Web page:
Design & Technology

Mrs E Alighieri
Head of Department (Maternity Leave)
Mrs A Alessi
2nd in DT/Professional Tutor (Maternity Leave)
Mr G Thomas
KS5 DT & Photography Lead
Miss K Murphy
Teacher of DT (Interim Head of Dept)
Mr J Batt
Teacher of DT
Mr S Keeling
Teacher of DT/Assistant Headteacher
Mr G Kern
Teacher of KS3 Graphics/Art
Mr J Lee
Teacher of DT
Mr C Lucas
Teacher of DT
Miss N McKeogh
Teacher of KS3 Graphics/Art
Miss Rietveld
Teacher of KS3 Graphics/Art
Ms I Turner
Teacher of DT
Mr A Gadd
DT Technician
Mrs C Lightowlers
DT Technician

Design and Technology


The Design and Technology department at Salesian benefits from its own purpose-built centre, containing specialised facilities for working with resistant materials, electronics, food, textiles, and graphic design. 

Design and technology is an inspiring, rigorous and practical subject. Using creativity and imagination, pupils design and make products that solve real and relevant problems within a variety of contexts, considering their own and others’ needs, wants and values. They acquire a broad range of subject knowledge and draw on disciplines such as mathematics, science, engineering, computing, and art. Pupils learn how to take risks, becoming resourceful, innovative, enterprising and capable citizens. Through the evaluation of past and present design and technology, they develop a critical understanding of its impact on daily life and the wider world. High-quality design and technology education makes an essential contribution to the creativity, culture, wealth and well-being of the nation.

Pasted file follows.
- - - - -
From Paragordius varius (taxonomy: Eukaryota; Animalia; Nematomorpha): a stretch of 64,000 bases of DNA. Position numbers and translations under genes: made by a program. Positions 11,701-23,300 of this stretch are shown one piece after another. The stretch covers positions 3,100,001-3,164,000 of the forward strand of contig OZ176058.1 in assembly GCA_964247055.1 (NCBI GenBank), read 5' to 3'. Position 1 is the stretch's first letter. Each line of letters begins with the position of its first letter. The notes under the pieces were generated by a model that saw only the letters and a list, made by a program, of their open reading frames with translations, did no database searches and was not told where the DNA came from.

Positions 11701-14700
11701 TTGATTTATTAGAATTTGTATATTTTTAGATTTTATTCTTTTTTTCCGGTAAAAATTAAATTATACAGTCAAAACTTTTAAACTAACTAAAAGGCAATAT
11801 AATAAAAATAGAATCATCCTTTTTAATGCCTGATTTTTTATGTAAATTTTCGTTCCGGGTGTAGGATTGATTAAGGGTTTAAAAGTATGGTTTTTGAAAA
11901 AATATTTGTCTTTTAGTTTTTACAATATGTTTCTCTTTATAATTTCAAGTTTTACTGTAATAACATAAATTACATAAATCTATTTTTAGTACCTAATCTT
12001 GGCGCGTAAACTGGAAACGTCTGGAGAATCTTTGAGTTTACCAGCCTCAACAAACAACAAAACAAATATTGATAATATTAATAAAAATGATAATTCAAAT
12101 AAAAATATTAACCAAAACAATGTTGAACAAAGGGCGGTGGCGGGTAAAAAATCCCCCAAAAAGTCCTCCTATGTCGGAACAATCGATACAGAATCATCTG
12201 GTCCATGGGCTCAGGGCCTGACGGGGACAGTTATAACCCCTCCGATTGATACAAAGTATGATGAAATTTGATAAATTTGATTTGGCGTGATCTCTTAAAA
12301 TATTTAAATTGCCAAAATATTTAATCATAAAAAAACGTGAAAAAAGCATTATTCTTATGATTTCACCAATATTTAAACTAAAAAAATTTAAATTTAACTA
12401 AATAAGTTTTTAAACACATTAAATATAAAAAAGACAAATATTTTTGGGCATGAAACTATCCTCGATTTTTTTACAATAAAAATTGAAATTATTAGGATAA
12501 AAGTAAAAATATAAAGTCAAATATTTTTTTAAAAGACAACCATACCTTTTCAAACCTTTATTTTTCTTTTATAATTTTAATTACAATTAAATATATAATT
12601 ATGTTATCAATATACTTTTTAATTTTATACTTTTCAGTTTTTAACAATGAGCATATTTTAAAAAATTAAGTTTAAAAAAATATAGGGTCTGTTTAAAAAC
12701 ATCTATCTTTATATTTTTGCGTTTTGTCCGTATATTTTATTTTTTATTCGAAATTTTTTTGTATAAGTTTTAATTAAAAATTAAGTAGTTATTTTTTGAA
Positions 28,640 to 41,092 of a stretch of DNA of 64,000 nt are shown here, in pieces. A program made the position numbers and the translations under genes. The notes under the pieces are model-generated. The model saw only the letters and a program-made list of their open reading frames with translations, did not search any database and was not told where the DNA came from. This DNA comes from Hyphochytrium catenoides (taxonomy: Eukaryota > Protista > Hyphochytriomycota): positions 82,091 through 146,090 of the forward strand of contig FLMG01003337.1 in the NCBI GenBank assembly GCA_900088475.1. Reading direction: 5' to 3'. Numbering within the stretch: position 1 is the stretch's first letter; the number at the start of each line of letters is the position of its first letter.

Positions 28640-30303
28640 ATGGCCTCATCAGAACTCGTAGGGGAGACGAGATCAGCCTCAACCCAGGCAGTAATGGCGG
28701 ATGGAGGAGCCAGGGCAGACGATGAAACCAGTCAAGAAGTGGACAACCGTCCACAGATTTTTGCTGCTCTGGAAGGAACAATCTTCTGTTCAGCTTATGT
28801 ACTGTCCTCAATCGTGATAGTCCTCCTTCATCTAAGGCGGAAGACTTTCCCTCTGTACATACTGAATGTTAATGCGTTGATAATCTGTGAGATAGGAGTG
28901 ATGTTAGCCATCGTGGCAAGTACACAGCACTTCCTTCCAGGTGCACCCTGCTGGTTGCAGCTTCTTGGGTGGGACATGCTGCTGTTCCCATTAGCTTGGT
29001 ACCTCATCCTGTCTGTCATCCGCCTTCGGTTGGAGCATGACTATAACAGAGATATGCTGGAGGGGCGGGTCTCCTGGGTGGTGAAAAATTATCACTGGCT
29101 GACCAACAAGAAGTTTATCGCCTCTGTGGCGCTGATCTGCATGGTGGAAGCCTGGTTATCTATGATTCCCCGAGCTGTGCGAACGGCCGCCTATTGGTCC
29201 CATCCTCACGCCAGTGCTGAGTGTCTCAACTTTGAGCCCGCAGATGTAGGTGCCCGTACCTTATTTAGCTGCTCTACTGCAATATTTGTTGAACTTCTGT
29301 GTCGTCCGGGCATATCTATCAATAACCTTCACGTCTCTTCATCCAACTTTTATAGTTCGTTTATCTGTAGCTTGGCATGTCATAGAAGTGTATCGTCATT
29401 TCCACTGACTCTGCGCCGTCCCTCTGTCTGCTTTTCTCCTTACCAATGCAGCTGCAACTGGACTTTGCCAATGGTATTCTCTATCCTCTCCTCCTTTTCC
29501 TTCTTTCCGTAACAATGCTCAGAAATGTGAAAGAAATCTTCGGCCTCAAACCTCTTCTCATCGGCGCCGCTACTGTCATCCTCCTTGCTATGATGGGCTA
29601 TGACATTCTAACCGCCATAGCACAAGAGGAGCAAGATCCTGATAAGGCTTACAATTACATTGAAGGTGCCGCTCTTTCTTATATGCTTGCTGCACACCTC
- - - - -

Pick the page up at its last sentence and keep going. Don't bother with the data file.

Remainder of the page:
• Key Stage 3 modules
  • Key Stage 4 Food Preparation and Nutrition
  • Key Stage 4 Graphics
  • Key Stage 4 RMT
  • Key Stage 4 Textiles

Key Stage 3 Technology Modules

During Years 7-9, student’s study DT 6 lessons per fortnight. Design and technology prepares students to participate in tomorrow’s rapidly changing technologies. They learn to think and intervene creatively to improve quality of life. The subject calls for pupils to become autonomous and creative problem solvers, as individuals and members of a team. They must look for needs, wants and opportunities and respond to them by developing a range of ideas and making products and systems. They combine practical skills with an understanding of aesthetics, social and environmental issues, function and industrial practices. As they do so, they reflect on and evaluate present and past design and technology, its uses and effects. Through design and technology, all pupils can become discriminating and informed users of products, and become innovators.

DT is delivered through the following disciplines:

  • Resistant Materials Technology
  • Electronics & Systems
  • Graphics
  • Food Technology
  • Textiles

Students participate in all five disciplines throughout each year (as briefly outlined below), and progress to increasing levels of challenge as they proceed through the year groups.

Systems & Electronics